Each frequency converter circuit includes a plurality of SCRs (also referred to herein as “rectifiers”) 202, whereby the number of SCRs utilized in the power stage of the cycloconverter 275 of each frequency converter circuit is 18 for many military jet aircraft implementations. Of course, one of ordinary skill in the aircraft power systems art will recognize that other numbers of SCRs may be utilized, such as 12 or 24, for use in a VSCF system. The smaller the number of SCRs used, the larger the capacitance of the filter (provided at the output of the plurality of SCRs 202) that is required.

The 18 SCRs are gated by modulators within a modulator unit 265, to form a 400 Hz output waveform. The modulator unit 265 compares a firing wave, ef, to a 400 Hz enhanced reference signal, es, whereby es is the sum of a 400 Hz reference waveform and an inner loop feedback signal. The firing wave ef is derived from the variable frequency output of the main generator MG 288 c, as is known to those skilled in the aircraft power systems art. After the comparison is made, a power SCR gating sequence is output by the modulator unit 265 to the SCRs 202 by way of an SCR driver unit 270, to create a 400 Hz sinusoidal waveform.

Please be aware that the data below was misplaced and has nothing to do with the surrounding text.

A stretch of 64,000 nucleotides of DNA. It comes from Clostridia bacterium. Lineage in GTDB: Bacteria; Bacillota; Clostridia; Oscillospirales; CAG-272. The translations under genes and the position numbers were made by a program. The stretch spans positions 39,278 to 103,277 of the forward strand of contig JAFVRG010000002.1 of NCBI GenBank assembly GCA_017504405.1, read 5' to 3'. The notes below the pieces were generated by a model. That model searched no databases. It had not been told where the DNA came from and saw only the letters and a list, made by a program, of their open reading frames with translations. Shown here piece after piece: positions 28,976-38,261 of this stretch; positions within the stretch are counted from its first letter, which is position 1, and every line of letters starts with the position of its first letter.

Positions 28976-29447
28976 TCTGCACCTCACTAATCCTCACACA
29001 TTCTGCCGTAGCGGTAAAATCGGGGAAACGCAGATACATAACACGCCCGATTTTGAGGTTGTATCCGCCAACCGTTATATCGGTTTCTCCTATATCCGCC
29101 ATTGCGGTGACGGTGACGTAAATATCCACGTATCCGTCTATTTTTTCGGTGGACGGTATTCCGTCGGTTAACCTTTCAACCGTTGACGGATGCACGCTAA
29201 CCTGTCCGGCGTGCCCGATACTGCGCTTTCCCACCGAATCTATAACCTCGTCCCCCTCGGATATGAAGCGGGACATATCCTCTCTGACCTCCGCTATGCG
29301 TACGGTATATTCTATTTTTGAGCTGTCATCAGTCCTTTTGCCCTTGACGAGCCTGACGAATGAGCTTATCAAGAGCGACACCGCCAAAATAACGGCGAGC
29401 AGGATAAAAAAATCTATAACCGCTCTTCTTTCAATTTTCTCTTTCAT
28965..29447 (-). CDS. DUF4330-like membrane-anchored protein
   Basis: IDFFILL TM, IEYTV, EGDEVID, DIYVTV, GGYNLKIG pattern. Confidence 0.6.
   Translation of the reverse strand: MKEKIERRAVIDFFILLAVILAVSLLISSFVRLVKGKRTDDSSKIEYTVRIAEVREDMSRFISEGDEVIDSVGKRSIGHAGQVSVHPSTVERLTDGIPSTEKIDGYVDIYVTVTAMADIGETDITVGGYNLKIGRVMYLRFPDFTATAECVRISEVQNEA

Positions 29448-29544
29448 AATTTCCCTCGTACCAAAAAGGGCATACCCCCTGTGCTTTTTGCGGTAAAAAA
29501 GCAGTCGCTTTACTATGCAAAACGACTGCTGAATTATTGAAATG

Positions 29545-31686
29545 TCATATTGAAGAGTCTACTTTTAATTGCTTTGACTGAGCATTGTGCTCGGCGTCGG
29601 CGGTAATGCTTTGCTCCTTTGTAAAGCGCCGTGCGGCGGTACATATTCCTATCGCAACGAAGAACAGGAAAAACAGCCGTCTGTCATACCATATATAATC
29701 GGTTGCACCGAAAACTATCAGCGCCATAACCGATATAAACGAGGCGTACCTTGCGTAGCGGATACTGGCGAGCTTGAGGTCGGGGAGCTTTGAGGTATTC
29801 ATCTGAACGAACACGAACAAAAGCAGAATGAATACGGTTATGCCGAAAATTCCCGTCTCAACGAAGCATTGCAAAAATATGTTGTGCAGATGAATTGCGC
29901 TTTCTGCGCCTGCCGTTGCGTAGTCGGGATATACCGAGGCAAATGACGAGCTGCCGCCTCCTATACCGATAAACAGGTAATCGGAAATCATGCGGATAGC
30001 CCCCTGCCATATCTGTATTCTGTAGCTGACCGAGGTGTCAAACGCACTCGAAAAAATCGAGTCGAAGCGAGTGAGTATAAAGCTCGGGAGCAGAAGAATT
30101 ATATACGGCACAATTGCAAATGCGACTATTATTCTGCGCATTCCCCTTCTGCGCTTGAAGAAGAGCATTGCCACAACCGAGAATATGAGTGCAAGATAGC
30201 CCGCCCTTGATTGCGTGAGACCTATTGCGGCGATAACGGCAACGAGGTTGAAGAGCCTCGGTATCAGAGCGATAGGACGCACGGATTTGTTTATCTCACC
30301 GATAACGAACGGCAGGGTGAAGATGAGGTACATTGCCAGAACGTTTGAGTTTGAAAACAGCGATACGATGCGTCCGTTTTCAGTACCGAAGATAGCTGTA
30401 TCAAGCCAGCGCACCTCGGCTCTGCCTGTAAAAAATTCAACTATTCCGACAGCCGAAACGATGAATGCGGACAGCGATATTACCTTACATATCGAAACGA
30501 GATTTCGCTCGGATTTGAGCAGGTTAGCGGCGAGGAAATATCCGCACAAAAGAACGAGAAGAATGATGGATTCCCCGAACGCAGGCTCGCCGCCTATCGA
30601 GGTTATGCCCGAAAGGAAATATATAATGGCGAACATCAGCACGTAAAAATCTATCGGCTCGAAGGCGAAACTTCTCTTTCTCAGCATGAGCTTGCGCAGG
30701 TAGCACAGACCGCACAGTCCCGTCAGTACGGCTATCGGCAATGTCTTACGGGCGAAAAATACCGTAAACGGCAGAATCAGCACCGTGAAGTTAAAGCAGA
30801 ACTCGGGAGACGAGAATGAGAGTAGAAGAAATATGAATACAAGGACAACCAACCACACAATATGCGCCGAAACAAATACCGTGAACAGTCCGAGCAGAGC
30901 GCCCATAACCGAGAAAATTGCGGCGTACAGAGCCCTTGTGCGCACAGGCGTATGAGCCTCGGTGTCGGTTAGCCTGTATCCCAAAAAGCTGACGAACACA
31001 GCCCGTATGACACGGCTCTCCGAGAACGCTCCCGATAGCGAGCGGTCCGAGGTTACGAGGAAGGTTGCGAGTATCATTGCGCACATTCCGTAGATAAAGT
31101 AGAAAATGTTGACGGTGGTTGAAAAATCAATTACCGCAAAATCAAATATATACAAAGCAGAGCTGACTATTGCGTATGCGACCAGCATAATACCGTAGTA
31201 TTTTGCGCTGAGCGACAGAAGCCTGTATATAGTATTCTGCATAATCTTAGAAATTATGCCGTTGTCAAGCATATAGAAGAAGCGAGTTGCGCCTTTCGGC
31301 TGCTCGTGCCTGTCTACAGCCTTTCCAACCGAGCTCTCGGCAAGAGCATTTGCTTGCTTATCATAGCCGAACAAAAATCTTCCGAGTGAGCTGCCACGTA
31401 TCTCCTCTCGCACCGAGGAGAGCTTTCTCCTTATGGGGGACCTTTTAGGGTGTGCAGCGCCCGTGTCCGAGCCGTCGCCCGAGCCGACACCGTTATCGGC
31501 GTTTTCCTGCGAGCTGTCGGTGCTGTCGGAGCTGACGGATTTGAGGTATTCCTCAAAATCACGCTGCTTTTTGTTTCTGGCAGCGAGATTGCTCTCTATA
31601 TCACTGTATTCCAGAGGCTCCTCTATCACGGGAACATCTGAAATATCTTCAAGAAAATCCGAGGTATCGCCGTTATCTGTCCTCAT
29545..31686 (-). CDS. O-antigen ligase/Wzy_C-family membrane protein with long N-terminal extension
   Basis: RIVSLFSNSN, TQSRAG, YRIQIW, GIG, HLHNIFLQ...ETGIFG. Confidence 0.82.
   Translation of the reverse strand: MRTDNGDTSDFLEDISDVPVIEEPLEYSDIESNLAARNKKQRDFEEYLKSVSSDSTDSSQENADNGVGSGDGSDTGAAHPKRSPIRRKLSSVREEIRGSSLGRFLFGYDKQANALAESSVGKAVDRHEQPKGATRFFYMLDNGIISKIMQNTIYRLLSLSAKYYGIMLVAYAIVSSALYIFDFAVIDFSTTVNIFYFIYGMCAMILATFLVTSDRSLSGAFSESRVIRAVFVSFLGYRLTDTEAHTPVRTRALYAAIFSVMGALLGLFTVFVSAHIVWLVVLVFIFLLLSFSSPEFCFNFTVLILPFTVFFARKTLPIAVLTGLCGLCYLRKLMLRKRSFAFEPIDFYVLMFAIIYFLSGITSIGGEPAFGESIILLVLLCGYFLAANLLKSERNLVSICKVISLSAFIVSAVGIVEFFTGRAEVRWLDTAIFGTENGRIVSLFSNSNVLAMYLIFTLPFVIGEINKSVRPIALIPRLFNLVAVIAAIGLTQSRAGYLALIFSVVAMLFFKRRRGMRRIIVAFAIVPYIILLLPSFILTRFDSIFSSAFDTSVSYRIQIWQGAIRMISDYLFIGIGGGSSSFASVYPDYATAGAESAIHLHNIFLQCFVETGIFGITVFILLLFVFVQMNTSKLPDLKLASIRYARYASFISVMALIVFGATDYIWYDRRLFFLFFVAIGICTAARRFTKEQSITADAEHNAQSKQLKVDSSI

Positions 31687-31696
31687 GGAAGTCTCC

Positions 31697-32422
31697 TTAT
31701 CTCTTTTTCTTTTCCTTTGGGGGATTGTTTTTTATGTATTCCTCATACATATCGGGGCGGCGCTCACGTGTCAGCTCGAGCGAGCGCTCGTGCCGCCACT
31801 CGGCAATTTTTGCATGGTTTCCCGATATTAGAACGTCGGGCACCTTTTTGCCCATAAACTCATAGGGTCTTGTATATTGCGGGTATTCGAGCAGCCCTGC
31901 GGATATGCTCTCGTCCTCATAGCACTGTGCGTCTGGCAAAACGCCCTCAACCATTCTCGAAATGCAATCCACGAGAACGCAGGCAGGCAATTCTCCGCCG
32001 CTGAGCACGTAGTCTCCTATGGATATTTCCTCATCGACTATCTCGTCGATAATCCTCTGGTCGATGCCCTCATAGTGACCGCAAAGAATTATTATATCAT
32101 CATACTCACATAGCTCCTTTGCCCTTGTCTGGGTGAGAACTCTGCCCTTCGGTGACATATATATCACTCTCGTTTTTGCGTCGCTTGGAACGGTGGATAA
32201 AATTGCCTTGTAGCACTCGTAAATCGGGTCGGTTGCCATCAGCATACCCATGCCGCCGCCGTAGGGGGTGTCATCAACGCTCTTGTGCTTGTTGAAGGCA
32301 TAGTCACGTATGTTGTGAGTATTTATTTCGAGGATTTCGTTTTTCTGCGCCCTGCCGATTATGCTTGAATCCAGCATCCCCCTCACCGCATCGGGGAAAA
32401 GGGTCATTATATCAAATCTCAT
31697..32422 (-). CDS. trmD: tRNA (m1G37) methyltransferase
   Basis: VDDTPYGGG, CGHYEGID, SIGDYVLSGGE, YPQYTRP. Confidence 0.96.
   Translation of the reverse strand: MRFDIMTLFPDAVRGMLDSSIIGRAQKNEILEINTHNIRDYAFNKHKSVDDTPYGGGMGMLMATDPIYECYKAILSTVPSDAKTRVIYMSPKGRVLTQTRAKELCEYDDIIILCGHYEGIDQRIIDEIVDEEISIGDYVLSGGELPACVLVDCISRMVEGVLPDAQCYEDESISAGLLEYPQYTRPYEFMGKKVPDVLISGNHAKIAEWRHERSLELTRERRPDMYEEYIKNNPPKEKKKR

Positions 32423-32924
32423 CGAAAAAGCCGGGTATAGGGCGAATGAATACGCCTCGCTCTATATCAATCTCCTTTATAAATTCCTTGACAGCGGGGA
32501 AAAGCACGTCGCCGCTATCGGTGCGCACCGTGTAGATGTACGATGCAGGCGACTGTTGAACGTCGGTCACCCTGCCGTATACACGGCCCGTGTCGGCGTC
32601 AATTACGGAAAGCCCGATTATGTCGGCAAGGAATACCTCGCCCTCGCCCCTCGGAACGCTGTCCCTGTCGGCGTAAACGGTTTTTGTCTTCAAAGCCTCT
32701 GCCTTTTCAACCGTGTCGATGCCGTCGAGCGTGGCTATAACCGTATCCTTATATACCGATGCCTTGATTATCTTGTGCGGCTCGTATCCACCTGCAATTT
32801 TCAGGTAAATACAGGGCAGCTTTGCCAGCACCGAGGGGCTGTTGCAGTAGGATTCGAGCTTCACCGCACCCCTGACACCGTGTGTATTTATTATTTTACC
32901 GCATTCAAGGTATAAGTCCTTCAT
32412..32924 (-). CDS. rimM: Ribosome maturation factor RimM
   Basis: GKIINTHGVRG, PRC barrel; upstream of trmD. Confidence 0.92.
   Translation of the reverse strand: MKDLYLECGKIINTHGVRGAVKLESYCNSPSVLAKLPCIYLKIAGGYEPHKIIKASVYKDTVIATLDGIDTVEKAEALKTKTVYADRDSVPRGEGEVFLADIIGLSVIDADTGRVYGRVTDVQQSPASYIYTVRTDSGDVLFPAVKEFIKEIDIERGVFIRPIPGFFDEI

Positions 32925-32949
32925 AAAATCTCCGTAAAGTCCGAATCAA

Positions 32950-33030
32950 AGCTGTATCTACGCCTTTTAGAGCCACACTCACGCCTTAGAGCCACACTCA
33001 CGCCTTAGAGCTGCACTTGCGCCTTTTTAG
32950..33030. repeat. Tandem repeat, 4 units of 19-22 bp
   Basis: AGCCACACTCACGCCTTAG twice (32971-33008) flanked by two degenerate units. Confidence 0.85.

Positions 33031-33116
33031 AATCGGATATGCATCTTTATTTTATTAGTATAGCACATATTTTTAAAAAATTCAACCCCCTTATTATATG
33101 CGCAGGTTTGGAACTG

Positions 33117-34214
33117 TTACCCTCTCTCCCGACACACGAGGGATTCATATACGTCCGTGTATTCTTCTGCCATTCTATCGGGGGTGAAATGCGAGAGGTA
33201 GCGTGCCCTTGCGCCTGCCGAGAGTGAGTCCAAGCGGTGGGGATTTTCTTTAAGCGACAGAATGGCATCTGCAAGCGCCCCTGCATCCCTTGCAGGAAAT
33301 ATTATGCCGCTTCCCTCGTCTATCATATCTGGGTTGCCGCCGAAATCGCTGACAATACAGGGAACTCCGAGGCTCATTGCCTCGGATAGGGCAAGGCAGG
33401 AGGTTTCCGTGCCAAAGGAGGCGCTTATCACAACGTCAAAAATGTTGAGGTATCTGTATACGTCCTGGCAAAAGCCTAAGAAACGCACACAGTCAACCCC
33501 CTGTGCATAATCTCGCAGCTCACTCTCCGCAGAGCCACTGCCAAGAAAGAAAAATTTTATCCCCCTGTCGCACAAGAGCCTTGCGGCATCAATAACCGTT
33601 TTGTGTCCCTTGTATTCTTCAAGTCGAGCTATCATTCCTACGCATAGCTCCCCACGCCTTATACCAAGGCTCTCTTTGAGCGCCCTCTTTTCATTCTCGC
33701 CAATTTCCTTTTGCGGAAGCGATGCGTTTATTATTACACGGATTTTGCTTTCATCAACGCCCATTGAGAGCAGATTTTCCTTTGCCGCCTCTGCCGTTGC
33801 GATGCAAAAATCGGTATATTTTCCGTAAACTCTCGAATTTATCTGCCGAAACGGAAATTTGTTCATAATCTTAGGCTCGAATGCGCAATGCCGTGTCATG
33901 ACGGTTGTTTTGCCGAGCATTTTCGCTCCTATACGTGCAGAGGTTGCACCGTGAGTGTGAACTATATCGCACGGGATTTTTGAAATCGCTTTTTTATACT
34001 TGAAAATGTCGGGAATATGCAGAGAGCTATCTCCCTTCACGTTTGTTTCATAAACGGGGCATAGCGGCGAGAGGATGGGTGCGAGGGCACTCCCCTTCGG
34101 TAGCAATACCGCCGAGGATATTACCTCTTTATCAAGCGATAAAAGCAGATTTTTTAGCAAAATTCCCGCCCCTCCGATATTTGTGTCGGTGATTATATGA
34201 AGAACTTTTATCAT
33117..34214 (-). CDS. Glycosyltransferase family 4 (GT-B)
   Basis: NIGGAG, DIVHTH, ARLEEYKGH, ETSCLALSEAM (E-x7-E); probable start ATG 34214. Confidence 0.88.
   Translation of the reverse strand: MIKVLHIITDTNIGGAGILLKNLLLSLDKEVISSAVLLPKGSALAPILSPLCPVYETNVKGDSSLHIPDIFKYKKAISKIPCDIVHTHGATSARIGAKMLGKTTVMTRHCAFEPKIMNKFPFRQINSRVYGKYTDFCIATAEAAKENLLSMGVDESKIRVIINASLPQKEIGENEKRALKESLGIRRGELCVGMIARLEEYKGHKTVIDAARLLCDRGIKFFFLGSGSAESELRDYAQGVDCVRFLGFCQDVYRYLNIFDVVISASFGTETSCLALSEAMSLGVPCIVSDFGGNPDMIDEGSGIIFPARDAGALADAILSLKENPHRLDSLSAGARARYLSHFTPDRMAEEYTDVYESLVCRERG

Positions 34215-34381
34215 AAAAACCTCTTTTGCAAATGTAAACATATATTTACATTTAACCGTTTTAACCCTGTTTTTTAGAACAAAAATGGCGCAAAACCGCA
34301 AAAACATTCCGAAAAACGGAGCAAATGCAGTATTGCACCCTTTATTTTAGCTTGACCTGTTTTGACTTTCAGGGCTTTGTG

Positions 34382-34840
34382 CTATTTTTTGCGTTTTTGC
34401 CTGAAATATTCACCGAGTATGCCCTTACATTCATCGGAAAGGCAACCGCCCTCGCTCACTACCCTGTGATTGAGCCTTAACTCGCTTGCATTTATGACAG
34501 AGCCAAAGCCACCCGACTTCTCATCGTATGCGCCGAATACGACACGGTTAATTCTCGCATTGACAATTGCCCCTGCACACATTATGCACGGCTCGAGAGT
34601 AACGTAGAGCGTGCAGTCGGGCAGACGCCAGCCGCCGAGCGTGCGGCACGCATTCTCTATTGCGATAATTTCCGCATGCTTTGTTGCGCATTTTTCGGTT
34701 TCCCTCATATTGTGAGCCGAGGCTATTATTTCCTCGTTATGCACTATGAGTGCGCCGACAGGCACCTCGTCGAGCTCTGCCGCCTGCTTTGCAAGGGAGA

The three three-phase, 400 Hz enhanced reference signals es of the respective three frequency converter circuits are phase-displaced 120 degrees with respect to each other, but in all other respects the three frequency converter circuits are identical to one another.